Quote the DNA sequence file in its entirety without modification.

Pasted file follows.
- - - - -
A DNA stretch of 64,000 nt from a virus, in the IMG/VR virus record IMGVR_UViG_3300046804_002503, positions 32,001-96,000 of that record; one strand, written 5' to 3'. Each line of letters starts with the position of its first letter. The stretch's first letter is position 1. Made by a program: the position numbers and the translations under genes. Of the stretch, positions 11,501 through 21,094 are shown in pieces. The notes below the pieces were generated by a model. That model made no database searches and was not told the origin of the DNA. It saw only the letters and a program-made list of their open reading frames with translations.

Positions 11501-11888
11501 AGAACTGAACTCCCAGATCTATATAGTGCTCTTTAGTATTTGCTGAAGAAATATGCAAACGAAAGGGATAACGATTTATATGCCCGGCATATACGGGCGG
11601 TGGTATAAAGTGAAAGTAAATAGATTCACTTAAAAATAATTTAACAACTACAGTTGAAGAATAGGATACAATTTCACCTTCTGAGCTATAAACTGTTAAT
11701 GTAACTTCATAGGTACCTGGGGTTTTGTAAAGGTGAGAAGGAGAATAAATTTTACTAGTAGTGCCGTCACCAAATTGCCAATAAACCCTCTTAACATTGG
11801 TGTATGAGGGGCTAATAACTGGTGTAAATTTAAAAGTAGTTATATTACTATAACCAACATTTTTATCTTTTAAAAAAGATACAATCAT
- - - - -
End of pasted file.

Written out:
A DNA stretch of 64,000 nt from a virus, in the IMG/VR virus record IMGVR_UViG_3300046804_002503, positions 32,001-96,000 of that record; one strand, written 5' to 3'. Each line of letters starts with the position of its first letter. The stretch's first letter is position 1. Made by a program: the position numbers and the translations under genes. Of the stretch, positions 11,501 through 21,094 are shown in pieces. The notes below the pieces were generated by a model. That model made no database searches and was not told the origin of the DNA. It saw only the letters and a program-made list of their open reading frames with translations.

Positions 11501-11888
11501 AGAACTGAACTCCCAGATCTATATAGTGCTCTTTAGTATTTGCTGAAGAAATATGCAAACGAAAGGGATAACGATTTATATGCCCGGCATATACGGGCGG
11601 TGGTATAAAGTGAAAGTAAATAGATTCACTTAAAAATAATTTAACAACTACAGTTGAAGAATAGGATACAATTTCACCTTCTGAGCTATAAACTGTTAAT
11701 GTAACTTCATAGGTACCTGGGGTTTTGTAAAGGTGAGAAGGAGAATAAATTTTACTAGTAGTGCCGTCACCAAATTGCCAATAAACCCTCTTAACATTGG
11801 TGTATGAGGGGCTAATAACTGGTGTAAATTTAAAAGTAGTTATATTACTATAACCAACATTTTTATCTTTTAAAAAAGATACAATCAT